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Tackling tough challenges in high tech digital transformation

It’s been dubbed “The Fourth Industrial Revolution” or 4IR for short. And some refer to it as “digital transformation.”

What exactly is Industry 4.0 and is it really a revolution?

Or is it more of a transformation – and a lengthy one at that? Should high tech manufacturers be overly concerned about being left behind?

Let’s start by looking back.

high tech digital transformation

High tech digital transformation within manufacturing is nothing new or even necessarily revolutionary. It’s the progressive evolution of technology that’s been going on for several decades – hardly a revolution. What we are witnessing now, just like with the previous “industrial revolutions,” is the result of years of steady and progressive innovation coming to fruition.

The general definition of Industry 4.0 is the rise of digital industrial technology … Industry 4.0 transformations allow us to work alongside machines in new, highly productive ways.
– Daniel Burrus, Bestselling author and tech innovator

Industry 4.0 involves the emergence and rapidly increasing use of digital technologies such as artificial intelligence, additive manufacturing, augmented reality, cloud, big data and the ubiquitous Internet of Things. Digitally-enabled processes have now progressed to the point where they have become much more capable, scalable, efficient and cost effective.

When the disruptor becomes the disruptee

As a high tech company, you face many challenges when it comes to innovation. Chief among them is the competitive landscape dictating the need to be an innovation disruptor. Even for high tech innovators like you, the past several years have wreaked havoc on your manufacturing and chances are, you’ve become the disruptee, not the disruptor.

Many high tech companies are still struggling to rebound from the pandemic shutdowns, lows in manufacturing staffing and of course, the ongoing supply chain disruption. Eliminating legacy processes and investing in technology is an added pressure. While your company might be grappling with how Industry 4.0 will impact your business or how to overcome the lack in knowledge and talent to best adopt it for your ecosystem, chances are your competitors are steps ahead paving the way for their future. As a result, smart manufacturing is no longer an option to consider for any high tech company but rather an essential requirement to innovation.

Drive the thinking forward

It’s imperative that you plan now to drive your company’s thinking forward and solve the challenges you face in the high tech industry whether it’s overcoming supply chain disruption or innovating supply chain operations, go-to-market operations, or factory challenges, realizing your digital future starts now.

Industry 4.0 impacts every team in your company. Data is fast becoming a focal point. Advancing end-to-end transformation across your entire company ecosystem with 360° visibility and greater viability — that’s high tech Industry 4.0 for manufacturing well beyond the factory floor.

high tech digital transformation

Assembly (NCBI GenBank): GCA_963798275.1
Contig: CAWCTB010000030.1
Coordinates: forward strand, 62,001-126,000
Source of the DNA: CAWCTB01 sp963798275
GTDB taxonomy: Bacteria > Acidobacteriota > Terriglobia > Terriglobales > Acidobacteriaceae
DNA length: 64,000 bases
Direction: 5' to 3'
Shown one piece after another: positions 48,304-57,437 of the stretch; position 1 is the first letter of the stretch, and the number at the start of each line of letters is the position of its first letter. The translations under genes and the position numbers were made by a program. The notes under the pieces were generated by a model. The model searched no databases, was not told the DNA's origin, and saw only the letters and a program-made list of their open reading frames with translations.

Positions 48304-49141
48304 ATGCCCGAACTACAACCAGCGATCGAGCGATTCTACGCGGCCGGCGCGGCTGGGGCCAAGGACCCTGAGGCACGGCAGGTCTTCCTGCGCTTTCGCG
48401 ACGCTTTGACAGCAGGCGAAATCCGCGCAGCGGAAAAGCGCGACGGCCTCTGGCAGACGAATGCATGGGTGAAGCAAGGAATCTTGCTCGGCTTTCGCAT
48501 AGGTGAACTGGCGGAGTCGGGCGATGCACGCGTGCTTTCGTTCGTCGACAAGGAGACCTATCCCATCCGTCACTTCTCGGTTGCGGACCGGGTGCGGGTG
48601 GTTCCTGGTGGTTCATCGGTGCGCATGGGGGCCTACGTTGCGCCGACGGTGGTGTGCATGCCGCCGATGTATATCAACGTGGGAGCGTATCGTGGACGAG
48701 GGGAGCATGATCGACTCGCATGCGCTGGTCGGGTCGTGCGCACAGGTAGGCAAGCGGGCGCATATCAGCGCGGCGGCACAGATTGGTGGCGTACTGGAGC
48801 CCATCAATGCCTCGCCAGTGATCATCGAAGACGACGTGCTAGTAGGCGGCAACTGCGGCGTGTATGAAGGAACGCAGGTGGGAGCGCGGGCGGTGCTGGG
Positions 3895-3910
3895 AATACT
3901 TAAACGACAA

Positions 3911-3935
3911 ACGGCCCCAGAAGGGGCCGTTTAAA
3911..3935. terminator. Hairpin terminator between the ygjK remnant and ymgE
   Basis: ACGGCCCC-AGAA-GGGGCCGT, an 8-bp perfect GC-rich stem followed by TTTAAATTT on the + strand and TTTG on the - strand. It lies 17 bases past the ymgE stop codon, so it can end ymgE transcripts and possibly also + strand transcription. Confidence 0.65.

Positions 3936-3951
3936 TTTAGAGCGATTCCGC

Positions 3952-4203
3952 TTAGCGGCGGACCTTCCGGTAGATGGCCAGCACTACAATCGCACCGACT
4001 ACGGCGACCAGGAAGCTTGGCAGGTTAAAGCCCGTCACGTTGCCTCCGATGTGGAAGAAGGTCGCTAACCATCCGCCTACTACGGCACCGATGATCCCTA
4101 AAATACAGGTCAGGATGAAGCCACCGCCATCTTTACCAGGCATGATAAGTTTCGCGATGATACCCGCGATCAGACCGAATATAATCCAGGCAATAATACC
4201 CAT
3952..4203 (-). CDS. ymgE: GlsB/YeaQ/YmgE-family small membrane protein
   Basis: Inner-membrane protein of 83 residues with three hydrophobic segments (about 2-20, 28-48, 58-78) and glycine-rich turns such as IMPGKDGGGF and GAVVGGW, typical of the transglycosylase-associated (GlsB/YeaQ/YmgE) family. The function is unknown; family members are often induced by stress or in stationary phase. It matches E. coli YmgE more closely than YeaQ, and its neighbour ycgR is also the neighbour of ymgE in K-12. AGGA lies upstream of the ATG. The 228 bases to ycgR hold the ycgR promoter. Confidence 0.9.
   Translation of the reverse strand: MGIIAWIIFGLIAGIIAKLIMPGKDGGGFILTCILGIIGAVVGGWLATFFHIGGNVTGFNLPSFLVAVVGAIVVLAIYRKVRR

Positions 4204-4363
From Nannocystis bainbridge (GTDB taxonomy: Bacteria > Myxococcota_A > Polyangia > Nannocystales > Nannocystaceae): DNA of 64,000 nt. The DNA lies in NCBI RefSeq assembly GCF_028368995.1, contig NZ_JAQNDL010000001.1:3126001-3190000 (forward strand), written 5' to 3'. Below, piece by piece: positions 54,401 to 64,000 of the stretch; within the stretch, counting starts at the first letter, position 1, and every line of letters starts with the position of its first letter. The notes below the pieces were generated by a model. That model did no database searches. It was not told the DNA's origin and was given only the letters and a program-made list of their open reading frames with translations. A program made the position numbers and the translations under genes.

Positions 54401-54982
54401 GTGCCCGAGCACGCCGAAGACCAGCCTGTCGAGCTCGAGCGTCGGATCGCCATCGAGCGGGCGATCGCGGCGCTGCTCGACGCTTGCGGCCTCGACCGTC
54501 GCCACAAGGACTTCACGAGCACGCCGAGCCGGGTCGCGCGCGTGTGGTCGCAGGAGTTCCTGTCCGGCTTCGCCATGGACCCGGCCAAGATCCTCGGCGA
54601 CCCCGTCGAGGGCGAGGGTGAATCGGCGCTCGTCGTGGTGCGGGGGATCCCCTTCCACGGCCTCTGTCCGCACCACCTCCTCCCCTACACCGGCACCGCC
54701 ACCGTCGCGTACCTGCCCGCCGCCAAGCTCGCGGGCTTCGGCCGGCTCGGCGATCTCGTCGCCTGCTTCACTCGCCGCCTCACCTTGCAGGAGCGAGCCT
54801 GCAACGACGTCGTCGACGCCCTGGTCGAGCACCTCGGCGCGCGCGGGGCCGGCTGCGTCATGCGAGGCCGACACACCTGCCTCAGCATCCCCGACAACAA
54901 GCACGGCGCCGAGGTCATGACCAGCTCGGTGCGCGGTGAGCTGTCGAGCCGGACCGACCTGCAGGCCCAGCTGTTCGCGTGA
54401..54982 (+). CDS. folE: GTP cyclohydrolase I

The focal point in your strategy is in knowing how to take advantage of all the benefits that Industry 4.0 technology has to offer – without the marketing hype. There are many digital-based solutions available today to high tech companies that are fairly easy to implement, offer a good return on investment, and don’t require a major upheaval of your existing operation — as has been the case in the industry for many years.

It’s important not to overlook your go-to-market revenue generating processes. These processes have been transformed by digitalization too. This is an area in which you can realize some definite gains in both efficiency and error reduction. For example, many high tech manufacturers still rely on spreadsheets to track their incentive rebate and ship and debit processes. In addition to being very inefficient, this practice is prone to errors related to data collection and data entry. It’s not a very “Industry 4.0” based process. This can be analogous to a manufacturing technique known as error-proofing. The goal is to prevent a given task or process from being performed incorrectly such as inserting a part into a machine the wrong way. The objective is to minimize (or ideally eliminate) the chances of making such an error.

The fundamental intent of Industry 4.0 is to make manufacturing – and all company teams faster, more efficient and customer-centric, while at the same time utilizing end-to-end automation to view data and analytics uncovering new business opportunities and models.

The role that digital technology plays in manufacturing is becoming more and more apparent. The key is in learning how to take advantage of all the benefits that the technology has to offer – without getting overly concerned about the exaggeration and marketing hype. It’s important to keep in mind that the high tech industry and the technologies that enable it have always been in a constant state of growth. Industry 4.0 is an evolving strategy with process as opposed to an event. It’s not a revolution. Become your own best expert and determine what makes sense for your organization.

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